The deal to bring him did not wholly escape criticism at the time. In the summer of 2021, Barcelona decided not to extend Messi’s contract, with terms already agreed, in order to help solve the club’s financial problems. One year later, they spent €45million on a 33-year-old Lewandowski, signing him to a three-year deal with an option for a fourth. This August, he will turn 36.

If the Messi deal had been completed, the Argentinian would have earned €20million in the first year of his new contract, before then seeing his wage increase significantly. Lewandowski’s annual salary, as an average over four years, is reportedly set at €26m.

But Lewandowski hit the ground running. Over 2022-23, he scored 33 goals and provided eight assists in all competitions. He was La Liga’s top scorer with 23 as Barca won their first league title in four years. Despite once again suffering Champions League failure (they were eliminated at the group stage) Barca fans had some reason to hope they were seeing the start of something bigger.

Yet, you could also see the early signs of problems beginning to build to where they are now.

The 2022 World Cup was clearly the turning point in Lewandowski’s debut season. Before its start, he scored 13 goals in the first 15 La Liga matches of the season, also grabbing five Champions League goals.

After coming back from a disappointing display with Poland (he scored two goals and they were knocked out in the last-16 by France), nothing was quite the same. Lewandowski lost a bit of his spark, which can be normal in a season, but as it turned out, it never really came back.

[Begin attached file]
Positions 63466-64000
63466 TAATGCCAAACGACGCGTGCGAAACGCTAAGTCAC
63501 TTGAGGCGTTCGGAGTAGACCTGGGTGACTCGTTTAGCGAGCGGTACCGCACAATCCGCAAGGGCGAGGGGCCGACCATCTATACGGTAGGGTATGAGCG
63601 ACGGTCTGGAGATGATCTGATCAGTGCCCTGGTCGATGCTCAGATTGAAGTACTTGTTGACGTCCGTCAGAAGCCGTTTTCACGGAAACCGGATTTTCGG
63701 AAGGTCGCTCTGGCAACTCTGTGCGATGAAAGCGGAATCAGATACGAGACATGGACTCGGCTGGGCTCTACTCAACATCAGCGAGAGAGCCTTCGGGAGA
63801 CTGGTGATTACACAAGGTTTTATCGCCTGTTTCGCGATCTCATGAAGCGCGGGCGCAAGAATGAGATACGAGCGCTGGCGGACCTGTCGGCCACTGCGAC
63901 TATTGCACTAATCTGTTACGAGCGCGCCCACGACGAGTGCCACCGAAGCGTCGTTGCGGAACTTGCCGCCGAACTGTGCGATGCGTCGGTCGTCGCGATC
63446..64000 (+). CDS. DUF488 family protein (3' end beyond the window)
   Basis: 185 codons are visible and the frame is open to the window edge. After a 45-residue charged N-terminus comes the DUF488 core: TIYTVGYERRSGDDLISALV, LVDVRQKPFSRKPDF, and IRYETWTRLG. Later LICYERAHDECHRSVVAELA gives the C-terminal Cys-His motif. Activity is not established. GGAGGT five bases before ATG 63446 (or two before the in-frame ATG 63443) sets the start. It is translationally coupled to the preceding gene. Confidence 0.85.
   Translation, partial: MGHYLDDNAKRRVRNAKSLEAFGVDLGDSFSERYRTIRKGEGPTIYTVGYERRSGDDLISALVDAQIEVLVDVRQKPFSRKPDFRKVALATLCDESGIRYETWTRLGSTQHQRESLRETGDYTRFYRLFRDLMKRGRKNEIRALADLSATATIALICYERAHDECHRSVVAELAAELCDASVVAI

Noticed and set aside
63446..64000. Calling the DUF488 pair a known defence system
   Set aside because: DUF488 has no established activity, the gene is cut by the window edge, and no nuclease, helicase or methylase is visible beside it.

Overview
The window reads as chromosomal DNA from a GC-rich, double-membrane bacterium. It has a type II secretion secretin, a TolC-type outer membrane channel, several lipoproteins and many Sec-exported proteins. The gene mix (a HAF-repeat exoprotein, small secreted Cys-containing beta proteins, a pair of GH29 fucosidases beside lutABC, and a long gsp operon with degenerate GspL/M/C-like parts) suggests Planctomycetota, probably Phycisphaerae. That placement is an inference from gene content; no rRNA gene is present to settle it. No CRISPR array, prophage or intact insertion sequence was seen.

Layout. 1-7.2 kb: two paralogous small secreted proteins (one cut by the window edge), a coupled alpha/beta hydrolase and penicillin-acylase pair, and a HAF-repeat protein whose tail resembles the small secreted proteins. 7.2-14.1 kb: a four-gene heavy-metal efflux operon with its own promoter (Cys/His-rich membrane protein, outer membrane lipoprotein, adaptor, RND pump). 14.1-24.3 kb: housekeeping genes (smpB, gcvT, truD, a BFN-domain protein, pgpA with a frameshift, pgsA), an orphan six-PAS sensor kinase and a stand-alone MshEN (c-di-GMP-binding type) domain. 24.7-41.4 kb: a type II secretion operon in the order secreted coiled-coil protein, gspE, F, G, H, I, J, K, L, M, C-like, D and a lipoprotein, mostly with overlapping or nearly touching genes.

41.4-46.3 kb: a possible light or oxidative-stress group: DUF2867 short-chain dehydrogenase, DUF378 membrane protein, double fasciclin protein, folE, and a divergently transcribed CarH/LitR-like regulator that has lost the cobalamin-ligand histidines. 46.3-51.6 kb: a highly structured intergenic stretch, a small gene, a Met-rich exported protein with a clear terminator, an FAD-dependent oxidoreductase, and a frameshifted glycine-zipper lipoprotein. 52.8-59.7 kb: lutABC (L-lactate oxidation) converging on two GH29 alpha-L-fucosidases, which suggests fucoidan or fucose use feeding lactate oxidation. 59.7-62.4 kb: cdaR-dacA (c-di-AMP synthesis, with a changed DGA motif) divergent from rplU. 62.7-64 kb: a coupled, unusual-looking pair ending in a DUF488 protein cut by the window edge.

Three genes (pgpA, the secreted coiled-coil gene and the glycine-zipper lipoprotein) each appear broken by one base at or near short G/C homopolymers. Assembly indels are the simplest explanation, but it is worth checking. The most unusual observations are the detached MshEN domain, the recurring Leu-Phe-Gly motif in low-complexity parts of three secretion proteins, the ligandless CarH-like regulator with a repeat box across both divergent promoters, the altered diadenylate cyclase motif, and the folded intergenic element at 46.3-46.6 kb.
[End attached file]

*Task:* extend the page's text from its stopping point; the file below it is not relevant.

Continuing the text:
Lewandowski played 19 more games in La Liga after Qatar 2022, scoring 10 goals, of which four came with the title already secured. Tensions in the dressing room started to appear, as well as frustration with himself. But most significant of all, it also became clear that the best version of Xavi’s Barcelona was not fully compatible with his preferred style of play.

Barca’s Supercopa de Espana victory over Real Madrid in January 2023 is still arguably the most convincing display under Xavi’s tenure. They outclassed their Clasico rivals in a 3-1 win ignited by a tactical tweak: sacrificing one winger for another body in a four-strong midfield.

Xavi was convinced it provided the path to follow, despite the effect it had on Lewandowski.

“I understood this team needed more control and less transitions and that’s why we changed our approach a bit,” he said on the day Barca were crowned league champions following victory over city rivals Espanyol, in May last year.

“We felt better controlling the ball and I prioritised the players that didn’t lose possession. That’s how I understand football, it belongs to that kind of players: the midfielders who are always able to keep the ball.

“Lewandowski didn’t see things quite so positively. In an exclusive interview with The Athletic during Barca’s pre-season tour last summer, he described how he had been left frustrated by the change. He knew losing a winger meant fewer chances to receive balls and crosses into the box, the strongest area of his game.”